This modern take on green bean casserole is lighter than the traditional dish, but still full of incredible flavor. To make crispy chickpeas from scratch, remove any loose skins from 1 cup rinsed and dried cooked chickpeas with 1 tablespoon oil, sea salt and whatever spices you like, and bake in a 400-degree oven for 30-40 minutes, or until golden brown and crispy.
2 pounds fresh green beans, trimmed (can be halved if preferred)
1/4 cup sun-dried tomatoes, thinly sliced
1/2 cup Kalamata or black olives, halved lengthwise
1/4 cup red onion, thinly sliced
1/2 cup feta cheese, crumbled
1/2 cup crispy chickpea
1/4 cup canola or olive oil
1 teaspoon lemon zest
1/2 teaspoon dried oregano
2 tablespoons fresh parsley
1 teaspoon kosher salt
1/2 teaspoon black pepper
In a large pot of boiling water, steam or boil green beans for 3-4 minutes. Remove from heat and submerge beans in an ice bath for 2 minutes to chill.
Drain beans and dry with a paper towel, and set aside while you prepare the vinaigrette.
In a small bowl, whisk together the oil, lemon zest, dried oregano, fresh parsley, salt and pepper until well combined.
When ready to serve, place the green beans, sun-dried tomatoes, olives, red onions in a bowl. Add vinaigrette and toss until well coated, then place onto a serving platter.
Garnish the salad with crumbled feta cheese and crispy chickpeas.
Roasted Asparagus With Pomegranate, Pistachios and Balsamic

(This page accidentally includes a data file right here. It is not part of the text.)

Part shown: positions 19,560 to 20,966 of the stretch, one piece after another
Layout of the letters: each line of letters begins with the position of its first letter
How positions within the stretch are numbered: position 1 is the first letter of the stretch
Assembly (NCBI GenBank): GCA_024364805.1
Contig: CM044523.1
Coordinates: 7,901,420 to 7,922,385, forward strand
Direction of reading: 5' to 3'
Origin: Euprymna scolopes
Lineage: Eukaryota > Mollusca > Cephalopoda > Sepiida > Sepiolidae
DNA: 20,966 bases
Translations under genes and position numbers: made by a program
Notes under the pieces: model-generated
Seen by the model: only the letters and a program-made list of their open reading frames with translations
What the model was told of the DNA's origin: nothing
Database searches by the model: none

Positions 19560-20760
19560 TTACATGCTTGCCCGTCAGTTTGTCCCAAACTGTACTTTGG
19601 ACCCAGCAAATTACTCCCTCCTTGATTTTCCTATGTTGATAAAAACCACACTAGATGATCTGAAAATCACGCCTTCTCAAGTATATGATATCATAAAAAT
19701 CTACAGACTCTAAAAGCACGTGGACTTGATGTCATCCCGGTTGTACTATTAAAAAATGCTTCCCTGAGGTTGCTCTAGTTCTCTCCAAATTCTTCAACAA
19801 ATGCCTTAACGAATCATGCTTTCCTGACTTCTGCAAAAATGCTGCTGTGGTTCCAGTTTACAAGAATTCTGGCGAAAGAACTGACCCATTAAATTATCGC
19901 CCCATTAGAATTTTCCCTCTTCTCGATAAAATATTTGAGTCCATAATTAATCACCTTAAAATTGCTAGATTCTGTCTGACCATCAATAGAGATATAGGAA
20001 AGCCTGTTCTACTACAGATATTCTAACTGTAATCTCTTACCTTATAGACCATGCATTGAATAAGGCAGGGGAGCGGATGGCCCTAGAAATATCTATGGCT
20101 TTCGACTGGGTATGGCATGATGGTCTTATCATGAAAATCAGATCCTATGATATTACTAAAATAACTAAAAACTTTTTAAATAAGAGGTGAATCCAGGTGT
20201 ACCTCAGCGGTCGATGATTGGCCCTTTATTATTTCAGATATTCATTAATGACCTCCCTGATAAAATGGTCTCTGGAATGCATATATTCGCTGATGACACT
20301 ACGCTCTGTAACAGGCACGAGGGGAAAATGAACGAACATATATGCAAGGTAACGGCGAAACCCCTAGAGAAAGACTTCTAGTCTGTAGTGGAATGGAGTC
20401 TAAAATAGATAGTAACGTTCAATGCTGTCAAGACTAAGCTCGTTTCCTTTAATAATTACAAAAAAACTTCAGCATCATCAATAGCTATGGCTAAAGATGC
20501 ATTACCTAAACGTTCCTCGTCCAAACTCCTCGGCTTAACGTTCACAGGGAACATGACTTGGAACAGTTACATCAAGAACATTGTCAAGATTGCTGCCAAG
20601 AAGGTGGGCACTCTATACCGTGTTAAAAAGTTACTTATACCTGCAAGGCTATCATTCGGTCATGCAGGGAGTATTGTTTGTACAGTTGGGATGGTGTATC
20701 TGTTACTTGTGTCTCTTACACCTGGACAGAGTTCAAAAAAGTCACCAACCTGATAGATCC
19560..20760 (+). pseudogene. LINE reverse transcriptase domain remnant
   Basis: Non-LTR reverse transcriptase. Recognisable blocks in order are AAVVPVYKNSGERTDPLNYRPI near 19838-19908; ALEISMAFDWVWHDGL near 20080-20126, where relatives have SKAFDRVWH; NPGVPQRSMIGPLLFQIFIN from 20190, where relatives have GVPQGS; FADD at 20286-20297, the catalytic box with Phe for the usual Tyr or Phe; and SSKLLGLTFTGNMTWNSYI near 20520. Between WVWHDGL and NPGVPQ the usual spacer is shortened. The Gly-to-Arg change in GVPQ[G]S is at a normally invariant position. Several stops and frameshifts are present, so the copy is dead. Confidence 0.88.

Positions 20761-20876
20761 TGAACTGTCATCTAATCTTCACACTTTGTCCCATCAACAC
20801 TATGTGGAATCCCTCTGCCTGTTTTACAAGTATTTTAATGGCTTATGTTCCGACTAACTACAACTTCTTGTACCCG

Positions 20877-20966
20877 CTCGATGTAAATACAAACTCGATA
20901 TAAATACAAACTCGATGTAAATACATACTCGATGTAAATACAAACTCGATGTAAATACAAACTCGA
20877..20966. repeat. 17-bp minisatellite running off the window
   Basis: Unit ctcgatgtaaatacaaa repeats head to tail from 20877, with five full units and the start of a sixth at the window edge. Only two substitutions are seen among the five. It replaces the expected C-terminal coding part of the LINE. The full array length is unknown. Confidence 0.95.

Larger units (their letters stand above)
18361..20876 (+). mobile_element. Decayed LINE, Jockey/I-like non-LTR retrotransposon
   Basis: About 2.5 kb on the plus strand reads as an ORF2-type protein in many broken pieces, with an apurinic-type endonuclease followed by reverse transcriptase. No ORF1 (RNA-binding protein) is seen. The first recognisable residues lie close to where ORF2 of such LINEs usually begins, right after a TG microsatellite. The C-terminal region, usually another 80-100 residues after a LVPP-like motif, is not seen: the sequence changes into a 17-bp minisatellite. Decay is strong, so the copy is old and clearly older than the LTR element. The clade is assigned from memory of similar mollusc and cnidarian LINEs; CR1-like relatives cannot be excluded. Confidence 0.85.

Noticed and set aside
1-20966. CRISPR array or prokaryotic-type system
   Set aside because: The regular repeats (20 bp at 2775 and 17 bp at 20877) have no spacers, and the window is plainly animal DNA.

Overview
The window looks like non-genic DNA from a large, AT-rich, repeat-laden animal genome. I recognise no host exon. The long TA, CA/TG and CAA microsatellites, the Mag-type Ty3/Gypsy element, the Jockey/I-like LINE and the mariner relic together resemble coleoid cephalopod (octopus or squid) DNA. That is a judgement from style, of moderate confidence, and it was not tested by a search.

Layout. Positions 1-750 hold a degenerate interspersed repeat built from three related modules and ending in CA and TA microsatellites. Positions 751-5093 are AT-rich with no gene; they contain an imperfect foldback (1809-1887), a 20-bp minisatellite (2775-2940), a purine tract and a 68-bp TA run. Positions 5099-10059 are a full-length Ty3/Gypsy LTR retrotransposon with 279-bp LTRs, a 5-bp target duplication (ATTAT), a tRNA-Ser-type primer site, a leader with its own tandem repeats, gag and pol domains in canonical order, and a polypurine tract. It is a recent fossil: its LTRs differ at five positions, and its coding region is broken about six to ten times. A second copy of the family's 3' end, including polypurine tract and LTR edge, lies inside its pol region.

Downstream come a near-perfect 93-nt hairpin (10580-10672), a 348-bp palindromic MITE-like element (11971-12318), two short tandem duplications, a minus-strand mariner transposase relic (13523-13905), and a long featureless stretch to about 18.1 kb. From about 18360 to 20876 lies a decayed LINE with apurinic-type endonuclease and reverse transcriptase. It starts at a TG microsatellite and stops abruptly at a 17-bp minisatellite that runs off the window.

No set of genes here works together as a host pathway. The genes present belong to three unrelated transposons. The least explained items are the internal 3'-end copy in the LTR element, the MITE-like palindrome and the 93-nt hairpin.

Serves 4-6. Market District chef Benjamin D’Amico
The colors of this roasted asparagus dish might be more appropriate for Christmas, but the flavor is worth celebrating any day of the week. Pomegranate arils add a juicy, seasonal crunch.
2 pounds fresh asparagus
2 tablespoons canola or olive oil
Kosher salt and black pepper
2 tablespoons pomegranate arils
2 tablespoons pistachios, chopped
1 teaspoon fresh lemon zest
1 tablespoon chopped fresh parsley
Market District Balsamic Glaze
Preheat oven to 350 degrees.
Trim bottom 1/4 inch off of the asparagus. (Asparagus can be left whole or cut into 1-inch pieces if preferred.) Place in a bowl and toss with oil, salt and pepper to taste.
Place the asparagus onto a parchment-lined baking tray and cook in hot oven for 20-25 minutes, or until roasted and tender.
Remove asparagus from oven and place onto a serving platter. Garnish with pomegranate arils, chopped pistachios, lemon zest, chopped parsley and a drizzle or two of balsamic glaze.
Brussels Sprouts With Dried Cherries and Pecans
Serves 4-6. “Listen to Your Vegetables” by Sarah Grueneberg and Kate Heddings (Harvest, Oct. 2022, $45)
Dried cherries add a tart-sweet touch to this buttery, nutty, easy-to-make pan of Brussels sprouts. I used pecans.